Mom and baby reading

1,000 Books Before Kindergarten

“The more books a child has read, the more words a child has heard, the better off they will be once they start school,” said Early Literacy Librarian Shelley Harris. “They’ll have a strong foundation for learning how to read, for learning how to learn.”

That’s why in November, we launched "1,000 Books Before Kindergarten." The goal—for children to read 1,000 books with their families before starting kindergarten—may sound overwhelming, Harris said, but “if you read one book a night, you’ll finish in less than three years.”

For every 100 books read, kids earn one sticker to take home and one to add to a collage at the library, creating a visual measure of the community’s progress. An Oak Park Public Library card is not needed to sign up. Once a child finishes 1,000 books, they can pick out a book to take home and keep, have their photo taken, and attend a graduation party at the library. “It’s our way to celebrate their accomplishments and cheer them on,” Harris said.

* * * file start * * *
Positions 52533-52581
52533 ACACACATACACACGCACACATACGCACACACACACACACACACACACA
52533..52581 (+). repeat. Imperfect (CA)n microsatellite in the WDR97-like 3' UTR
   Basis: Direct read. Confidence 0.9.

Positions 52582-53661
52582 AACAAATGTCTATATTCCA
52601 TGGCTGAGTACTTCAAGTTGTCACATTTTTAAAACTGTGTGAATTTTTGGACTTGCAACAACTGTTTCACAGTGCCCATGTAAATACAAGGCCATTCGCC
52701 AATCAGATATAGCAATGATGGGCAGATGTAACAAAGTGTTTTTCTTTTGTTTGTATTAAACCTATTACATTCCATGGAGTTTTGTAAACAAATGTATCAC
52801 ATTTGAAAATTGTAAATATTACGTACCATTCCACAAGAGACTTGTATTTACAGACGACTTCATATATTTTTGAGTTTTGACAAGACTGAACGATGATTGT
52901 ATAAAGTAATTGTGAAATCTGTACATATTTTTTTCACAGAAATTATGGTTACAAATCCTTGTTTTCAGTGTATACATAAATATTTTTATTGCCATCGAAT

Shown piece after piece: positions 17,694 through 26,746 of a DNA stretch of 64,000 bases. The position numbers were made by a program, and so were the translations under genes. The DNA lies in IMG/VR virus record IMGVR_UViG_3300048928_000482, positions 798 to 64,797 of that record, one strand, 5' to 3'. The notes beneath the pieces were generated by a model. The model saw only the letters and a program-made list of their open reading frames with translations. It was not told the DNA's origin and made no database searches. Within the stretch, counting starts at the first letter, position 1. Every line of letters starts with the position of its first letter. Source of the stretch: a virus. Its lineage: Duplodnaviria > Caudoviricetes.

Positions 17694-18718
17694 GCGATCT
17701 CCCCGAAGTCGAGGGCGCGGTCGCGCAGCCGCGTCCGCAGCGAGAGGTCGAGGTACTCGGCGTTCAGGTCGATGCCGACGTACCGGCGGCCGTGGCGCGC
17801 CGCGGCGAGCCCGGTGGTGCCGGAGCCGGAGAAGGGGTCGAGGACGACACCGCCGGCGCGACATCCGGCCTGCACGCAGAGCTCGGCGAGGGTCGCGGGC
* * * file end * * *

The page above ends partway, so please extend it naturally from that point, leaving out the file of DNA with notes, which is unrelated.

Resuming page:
Families can sign up babies, toddlers, and preschoolers for the long-term program at any library location, any time! 

Pre-literacy skills 

Storytime classes help children acquire pre-literacy skills in fun, age-appropriate ways through the Very Ready Reading Program and process. This research-based program lays the foundation for future reading skills by encouraging caregivers to share books, songs, stories, words, rhymes, sounds, and play.

Storytimes schedule > Kindergarten readiness (PDF) >

Very Ready Reading

At the foundation of our early literacy programs are the research-based Very Reading Reading program. With seven simple ways to get children on the path to reading, it’s never too early to start

Sharing books, songs, stories, words, rhymes, sounds, and play to give little ones the building blocks they need to learn how to read later. It’s why we strategically support parents, caregivers, teachers, babies, toddlers, and preschoolers—with library-based resources and expertise as well as active community partnerships.

You can build reading and words into your daily routines and conversations by sharing one of these seven building blocks every day. When children are used to hearing new words and know how stories are told, reading books won’t be so overwhelming when they start school. By using the words and stories all around us instead of flash cards, you will give your kids a better foundation to become readers when they are ready.